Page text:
• 1950 -- General Motors (GM) established a pension plan for its employees. GM wanted to self-fund their pension plan because they wanted to invest in stocks. State law prohibited insurance companies from investing pension assets in stocks. The 1950s saw a bull market caused by the release of pent-up demand, due to wartime restrictions and the need to rebuild Europe and Japan.
  • 1950 -- 9.8 million private-sector workers (25 percent of all private-sector workers) were covered by a pension plan.
  • 1958 -- Welfare and Pension Plan Disclosure Act of 1958 established disclosure requirements to limit fiduciary abuse.
  • 1960 -- 18.7 million private-sector workers (41 percent of all private-sector workers) were covered by a pension plan.
  • 1962 -- The Welfare and Pension Plan Disclosure Act Amendments of 1962 shifted responsibility for protection of plan assets from participants to the federal government to prevent fraud and poor administration.
  • 1962 -- The Self-Employed Individual Retirement Act of 1962, also known as the Keogh Act, made qualified pension plans available to self-employed persons, unincorporated small businesses, farmers, professionals, and their employees.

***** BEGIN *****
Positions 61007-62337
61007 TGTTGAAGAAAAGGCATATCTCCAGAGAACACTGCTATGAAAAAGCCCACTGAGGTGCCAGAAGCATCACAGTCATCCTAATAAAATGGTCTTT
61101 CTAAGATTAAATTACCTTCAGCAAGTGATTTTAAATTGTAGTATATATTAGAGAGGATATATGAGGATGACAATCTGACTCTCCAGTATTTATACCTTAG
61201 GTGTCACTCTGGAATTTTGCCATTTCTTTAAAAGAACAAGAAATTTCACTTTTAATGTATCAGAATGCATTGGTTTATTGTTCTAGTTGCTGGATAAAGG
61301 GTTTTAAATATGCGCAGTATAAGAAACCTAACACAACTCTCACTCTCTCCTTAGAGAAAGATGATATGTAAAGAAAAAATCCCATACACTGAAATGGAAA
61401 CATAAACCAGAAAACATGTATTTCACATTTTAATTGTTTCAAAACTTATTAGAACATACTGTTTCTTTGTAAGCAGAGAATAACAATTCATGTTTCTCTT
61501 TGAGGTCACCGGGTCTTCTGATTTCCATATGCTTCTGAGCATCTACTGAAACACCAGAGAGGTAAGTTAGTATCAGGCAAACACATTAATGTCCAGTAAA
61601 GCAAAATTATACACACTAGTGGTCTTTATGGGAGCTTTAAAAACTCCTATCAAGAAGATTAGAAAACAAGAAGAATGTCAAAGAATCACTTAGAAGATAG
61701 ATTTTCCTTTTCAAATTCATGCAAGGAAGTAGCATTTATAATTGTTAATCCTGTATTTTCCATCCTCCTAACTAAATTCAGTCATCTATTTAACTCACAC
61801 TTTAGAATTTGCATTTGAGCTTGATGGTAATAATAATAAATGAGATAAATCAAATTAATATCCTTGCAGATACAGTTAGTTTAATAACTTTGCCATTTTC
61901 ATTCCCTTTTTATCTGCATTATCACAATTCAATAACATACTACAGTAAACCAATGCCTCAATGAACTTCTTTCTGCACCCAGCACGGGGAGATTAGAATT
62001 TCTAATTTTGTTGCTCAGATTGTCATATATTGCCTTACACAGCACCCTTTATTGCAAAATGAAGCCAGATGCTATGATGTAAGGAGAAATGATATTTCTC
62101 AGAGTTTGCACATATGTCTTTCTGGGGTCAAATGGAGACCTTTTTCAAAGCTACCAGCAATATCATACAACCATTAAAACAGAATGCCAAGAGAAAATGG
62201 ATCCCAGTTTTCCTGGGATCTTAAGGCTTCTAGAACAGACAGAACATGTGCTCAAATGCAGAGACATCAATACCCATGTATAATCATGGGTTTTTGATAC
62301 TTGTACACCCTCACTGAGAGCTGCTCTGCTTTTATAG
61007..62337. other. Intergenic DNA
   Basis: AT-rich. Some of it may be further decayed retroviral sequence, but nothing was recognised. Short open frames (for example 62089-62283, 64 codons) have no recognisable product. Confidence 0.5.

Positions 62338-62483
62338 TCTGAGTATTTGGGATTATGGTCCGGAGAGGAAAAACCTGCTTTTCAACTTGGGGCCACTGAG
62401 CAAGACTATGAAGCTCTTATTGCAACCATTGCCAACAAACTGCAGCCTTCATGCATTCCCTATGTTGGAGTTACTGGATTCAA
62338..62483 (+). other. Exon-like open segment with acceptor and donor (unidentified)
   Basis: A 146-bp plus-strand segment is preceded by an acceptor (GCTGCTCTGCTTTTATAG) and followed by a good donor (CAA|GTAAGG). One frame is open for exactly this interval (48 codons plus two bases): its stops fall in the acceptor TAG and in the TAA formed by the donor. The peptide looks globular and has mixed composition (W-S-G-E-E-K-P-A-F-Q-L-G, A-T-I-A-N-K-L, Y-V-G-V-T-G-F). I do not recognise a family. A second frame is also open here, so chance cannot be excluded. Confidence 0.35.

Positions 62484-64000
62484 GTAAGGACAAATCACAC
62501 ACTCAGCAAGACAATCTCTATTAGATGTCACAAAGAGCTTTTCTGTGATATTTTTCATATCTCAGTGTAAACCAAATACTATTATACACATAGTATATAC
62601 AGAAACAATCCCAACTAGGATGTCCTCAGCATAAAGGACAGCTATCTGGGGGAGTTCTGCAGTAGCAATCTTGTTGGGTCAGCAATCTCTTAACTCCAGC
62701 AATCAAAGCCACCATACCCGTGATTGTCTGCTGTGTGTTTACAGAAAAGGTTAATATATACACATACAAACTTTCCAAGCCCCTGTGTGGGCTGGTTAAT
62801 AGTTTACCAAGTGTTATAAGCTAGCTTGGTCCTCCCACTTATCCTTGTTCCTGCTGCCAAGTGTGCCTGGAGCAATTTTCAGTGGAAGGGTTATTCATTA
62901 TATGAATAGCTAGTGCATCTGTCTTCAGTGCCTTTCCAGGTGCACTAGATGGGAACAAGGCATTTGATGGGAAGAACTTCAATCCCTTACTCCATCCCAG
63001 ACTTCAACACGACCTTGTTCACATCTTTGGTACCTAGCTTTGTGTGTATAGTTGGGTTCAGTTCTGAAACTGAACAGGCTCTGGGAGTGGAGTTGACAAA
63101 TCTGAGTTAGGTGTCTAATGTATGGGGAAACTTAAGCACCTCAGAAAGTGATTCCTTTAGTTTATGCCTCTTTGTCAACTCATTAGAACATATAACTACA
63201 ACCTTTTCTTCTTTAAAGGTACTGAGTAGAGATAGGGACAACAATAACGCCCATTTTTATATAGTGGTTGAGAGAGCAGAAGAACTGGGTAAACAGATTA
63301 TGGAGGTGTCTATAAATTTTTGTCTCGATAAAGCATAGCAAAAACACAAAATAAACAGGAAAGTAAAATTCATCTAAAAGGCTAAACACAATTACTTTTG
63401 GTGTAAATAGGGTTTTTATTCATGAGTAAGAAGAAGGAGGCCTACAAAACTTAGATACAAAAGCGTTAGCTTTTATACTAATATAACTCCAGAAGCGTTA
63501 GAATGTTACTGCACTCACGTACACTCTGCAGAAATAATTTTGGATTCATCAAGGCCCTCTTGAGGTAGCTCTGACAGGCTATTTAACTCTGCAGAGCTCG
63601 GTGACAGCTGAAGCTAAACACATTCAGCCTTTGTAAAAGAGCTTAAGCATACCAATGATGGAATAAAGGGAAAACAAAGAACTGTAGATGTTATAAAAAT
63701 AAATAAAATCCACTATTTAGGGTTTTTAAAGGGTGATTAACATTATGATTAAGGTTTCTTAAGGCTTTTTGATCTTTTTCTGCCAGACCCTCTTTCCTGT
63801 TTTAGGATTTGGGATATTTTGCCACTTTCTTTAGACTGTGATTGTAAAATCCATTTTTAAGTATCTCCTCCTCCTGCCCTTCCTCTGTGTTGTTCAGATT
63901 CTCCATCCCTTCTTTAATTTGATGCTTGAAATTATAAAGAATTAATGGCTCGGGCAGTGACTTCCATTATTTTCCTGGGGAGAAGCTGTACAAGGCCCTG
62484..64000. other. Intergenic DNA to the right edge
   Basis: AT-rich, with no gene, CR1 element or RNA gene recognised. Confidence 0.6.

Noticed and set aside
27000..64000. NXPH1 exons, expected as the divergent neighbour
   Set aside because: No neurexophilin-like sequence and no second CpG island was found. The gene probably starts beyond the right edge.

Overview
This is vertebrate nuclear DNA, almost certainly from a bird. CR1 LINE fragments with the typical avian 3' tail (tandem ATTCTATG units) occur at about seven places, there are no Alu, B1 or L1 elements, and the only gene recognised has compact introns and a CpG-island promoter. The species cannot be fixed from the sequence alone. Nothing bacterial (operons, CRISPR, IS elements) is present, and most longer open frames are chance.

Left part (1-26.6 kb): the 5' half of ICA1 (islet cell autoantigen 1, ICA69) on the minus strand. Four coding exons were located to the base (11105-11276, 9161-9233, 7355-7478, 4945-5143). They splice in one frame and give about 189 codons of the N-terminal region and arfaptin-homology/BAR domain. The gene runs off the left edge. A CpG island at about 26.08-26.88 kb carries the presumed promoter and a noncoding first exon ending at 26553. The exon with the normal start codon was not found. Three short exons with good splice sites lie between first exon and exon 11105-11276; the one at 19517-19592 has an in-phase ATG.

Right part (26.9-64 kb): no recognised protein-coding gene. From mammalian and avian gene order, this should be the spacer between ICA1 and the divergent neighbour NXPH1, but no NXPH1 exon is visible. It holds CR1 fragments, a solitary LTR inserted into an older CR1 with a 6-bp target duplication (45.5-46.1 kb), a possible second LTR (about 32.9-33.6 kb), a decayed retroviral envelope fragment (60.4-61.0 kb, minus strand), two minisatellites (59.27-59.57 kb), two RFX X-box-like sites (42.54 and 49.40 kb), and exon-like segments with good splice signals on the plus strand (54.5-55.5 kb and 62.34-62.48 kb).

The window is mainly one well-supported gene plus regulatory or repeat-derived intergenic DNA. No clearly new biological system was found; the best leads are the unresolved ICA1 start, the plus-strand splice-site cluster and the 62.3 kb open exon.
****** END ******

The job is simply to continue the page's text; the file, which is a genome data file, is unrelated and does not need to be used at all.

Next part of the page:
• 1969 -- The Tax Reform Act of 1969 provided fundamental guidelines for the establishment and operation of pension plans administered jointly by an employer and a union. The act provided that part of a lump-sum distribution received from a qualified employee trust within one taxable year (on account of death or other separation from service) was given ordinary income treatment instead of the capital gains treatment it had been given under prior law. Under this act, the bargain element on the exercise of statutory options is a tax preference item, unless the stock option is disposed of in the same year the option is exercised.
  • 1970 -- 26.3 million private-sector workers (45 percent of all private-sector workers) were covered by a pension plan.
  • 1974 -- The Employee Retirement Income Security Act of 1974 (ERISA) was enacted. ERISA was designed to secure the benefits of participants in private pension plans through participation, vesting, funding, reporting, and disclosure rules. It established the Pension Benefit Guaranty Corporation (PBGC). ERISA provided added pension incentives for the self-employed (through changes in Keoghs) and for persons not covered by pensions (through individual retirement accounts (IRAs)). It established legal status of employee stock ownership plans (ESOPs) as an employee benefit and codified stock bonus plans under the Internal Revenue Code. It also established requirements for plan implementation and operation.
  • 1975 -- The Tax Reduction Act of 1975 established the Tax Reduction Act stock ownership plan (TRASOP) as an employee benefit.
  • 1978 -- The Revenue Act of 1978 established qualified deferred compensation plans (sec. 401(k)) under which employees are not taxed on the portion of income they elect to receive as deferred compensation rather than direct cash payments. The act created simplified employee pensions (SEPs) and changed IRA rules.